In the early hours of Tuesday morning, Bianca Jagger sent a very unwise tweet.
Jagger had been railing against the coup against Corbyn – and the fact he may not make it onto the ballot for an upcoming leadership election – on her feed for several days, and at around 4am this morning she followed it up by linking to a list of MPs who had voted for the Iraq war. She urged her followers to “read it carefully, understand why they want @jeremycorbyn out.”
And yet Jagger now claims she didn’t read it “carefully” enough herself: the list is hosted on the site Metapedia, known for its white supremacist and neo-Nazi content, and included “notes” on each MP including “open homosexual”, “Jew”, “negro”, and “married a Jew”.
She deleted the tweet later in the morning, and has now posted an apology on her feed, admitting she didn’t read it properly:
I’m terribly , sorry for posting a despicable tweet by mistake, I posted it at 4.15 in the morning and didn’t properly read its content .
— Bianca Jagger (@BiancaJagger) July 12, 2016
Major left and right wing figures have understandably jumped on the tweet, especially given the irony now apparent in Jagger’s patronising tone. Yet it does seem likely that it was a genuine mistake: Jagger is a human rights campaigner, and even if she had secret leanings in this direction, she would know it wasn’t in her interests to share them publicly.
But that still leaves the question: where did Jagger find the page? Google “MPs voted Iraq war” and the page does come up, but at the bottom of the first page of results (if searched incognito). This implies it’s far more likely she saw it posted by someone else, then blindly reposted it without checking its content.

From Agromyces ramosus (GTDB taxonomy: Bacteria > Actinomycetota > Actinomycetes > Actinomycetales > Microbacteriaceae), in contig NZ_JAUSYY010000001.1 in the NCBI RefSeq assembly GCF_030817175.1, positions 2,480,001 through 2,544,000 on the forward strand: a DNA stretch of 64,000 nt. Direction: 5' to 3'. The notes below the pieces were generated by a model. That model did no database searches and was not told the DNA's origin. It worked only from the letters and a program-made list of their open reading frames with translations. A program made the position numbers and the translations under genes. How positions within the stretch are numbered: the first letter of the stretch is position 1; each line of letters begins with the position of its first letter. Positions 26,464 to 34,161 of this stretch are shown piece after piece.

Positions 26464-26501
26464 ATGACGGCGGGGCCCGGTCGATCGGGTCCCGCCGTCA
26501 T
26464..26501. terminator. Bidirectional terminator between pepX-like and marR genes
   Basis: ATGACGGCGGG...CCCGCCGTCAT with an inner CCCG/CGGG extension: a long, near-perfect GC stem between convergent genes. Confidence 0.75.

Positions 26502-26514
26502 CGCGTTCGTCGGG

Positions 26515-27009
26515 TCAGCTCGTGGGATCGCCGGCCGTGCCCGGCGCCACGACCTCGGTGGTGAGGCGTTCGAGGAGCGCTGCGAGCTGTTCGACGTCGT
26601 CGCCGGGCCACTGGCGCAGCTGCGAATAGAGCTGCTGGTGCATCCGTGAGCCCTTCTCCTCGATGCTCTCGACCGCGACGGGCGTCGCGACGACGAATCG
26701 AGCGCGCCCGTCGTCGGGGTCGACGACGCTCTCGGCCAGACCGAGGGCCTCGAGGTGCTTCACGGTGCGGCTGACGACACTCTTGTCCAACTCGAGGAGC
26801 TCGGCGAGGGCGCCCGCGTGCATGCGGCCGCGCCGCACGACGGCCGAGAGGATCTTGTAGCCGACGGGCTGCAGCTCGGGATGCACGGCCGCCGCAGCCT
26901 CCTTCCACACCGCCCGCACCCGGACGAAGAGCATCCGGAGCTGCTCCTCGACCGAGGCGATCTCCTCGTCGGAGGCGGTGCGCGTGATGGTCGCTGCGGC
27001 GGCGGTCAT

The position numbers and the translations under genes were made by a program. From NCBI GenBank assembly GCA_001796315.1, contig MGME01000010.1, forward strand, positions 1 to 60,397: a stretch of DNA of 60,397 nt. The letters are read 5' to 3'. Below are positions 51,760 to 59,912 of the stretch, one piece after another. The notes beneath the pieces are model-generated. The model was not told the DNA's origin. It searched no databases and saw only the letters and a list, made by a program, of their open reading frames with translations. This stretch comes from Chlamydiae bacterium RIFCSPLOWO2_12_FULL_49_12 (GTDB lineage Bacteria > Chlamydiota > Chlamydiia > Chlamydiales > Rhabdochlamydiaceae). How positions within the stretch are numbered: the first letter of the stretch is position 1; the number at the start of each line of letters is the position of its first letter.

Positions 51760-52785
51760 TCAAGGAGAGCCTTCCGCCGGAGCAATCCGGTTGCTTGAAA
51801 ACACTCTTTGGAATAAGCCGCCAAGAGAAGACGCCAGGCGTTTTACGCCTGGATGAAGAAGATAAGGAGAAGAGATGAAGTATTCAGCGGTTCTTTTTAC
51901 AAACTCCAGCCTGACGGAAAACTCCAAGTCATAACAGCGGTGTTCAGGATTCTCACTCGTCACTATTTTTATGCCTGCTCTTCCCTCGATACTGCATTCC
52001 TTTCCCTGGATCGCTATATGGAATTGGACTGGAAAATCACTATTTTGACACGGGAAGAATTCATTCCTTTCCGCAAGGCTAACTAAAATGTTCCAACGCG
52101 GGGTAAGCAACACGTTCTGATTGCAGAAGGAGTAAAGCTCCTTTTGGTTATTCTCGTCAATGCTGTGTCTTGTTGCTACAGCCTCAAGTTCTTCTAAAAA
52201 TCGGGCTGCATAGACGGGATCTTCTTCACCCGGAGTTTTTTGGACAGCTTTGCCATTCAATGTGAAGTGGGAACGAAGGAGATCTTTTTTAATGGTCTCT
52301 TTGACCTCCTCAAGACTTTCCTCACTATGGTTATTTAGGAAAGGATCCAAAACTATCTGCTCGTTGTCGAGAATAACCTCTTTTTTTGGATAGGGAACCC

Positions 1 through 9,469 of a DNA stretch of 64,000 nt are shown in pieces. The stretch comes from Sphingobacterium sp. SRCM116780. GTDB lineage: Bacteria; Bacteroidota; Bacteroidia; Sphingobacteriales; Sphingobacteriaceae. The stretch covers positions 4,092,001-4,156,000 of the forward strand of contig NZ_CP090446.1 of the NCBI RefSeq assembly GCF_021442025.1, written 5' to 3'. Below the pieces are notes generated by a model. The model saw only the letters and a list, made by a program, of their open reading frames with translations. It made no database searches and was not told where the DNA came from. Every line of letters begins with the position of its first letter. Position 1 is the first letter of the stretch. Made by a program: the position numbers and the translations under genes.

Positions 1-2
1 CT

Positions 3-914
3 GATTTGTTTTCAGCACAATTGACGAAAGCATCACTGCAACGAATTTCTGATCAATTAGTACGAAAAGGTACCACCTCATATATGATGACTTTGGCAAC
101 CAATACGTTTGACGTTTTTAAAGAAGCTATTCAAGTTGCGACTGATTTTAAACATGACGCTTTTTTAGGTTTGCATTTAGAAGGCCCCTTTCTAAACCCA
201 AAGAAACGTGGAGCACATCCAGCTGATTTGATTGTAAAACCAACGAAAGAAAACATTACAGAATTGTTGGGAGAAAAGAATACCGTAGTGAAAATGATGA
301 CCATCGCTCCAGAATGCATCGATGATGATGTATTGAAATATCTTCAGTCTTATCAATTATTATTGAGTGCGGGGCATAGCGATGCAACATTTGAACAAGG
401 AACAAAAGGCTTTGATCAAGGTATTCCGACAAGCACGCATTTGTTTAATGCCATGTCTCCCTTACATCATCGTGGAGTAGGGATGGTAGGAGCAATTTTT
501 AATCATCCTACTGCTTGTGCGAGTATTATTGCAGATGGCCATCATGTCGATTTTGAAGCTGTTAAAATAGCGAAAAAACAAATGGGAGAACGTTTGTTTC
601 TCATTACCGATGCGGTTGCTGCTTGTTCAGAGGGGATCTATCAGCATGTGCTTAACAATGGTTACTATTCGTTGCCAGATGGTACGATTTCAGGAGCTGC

A quick Twitter and Facebook search implies this is probably the case. Before the furore around this morning’s tweet, the link was tweeted out by users fairly regularly in the days after the Chilcot report was released. Sometimes they tagged in specific MPs who were mentioned. It’s a similar story on Facebook.
Were some of these people posting in error? Probably, yes. But one post on the group “We Support Jeremy Corbyn” caught my eye, as it included both the link to the list, and a comment in the body of the post which called Margaret Hodge “devious” and a “Jewess”. This person had looked at the list’s slurs, and posted it anyway. I checked the comments, and found none. When the same user posted it to her own wall, only one person commented: “Bravo for telling the truth!” The We Support Jeremy Corbyn group currently has 19,000 members.
The post is, to put it lightly, chilling – it doesn’t prove that even a single other group member also thinks in that way, and it probably means that many didn’t properly read the post, or its attached link. And yet out of those thousands of users, where were those who should have called it out? Is it too hackneyed to ask why the good men did nothing? Not least at a time when Corbyn is forced to defend the Labour party against charges of anti-Semitism.
This kind of content, posted either in error or with malicious intent, is as dangerous, and telling, as the fact that lies about the outcome of Brexit spread so easily through the Leave camp. It’s clear that what we could call “scum” rhetoric – the increased tendency to dismiss your political enemies outright as disgusting liars or traitors – edges, at its worst, into a passive acceptance of lists denouncing MPs on the basis of their religion, race, or sexual orientation. Echo chambers allow prejudice to swell unchecked, if no one inside them speaks out.
The past few months of political discourse has shown that political groups of all leanings, both online and off, are increasingly factional. Within their bubbles, they goad each other into believing lies, slurs, and can easily cross the line beyond acceptable political debate. They are, of course, helped along by partisan media sources happy to publish half-truths to suit their readers’ beliefs. Those on the left angry with the “ignorance” which may lead us out of the European Union would do well to look a little closer to home.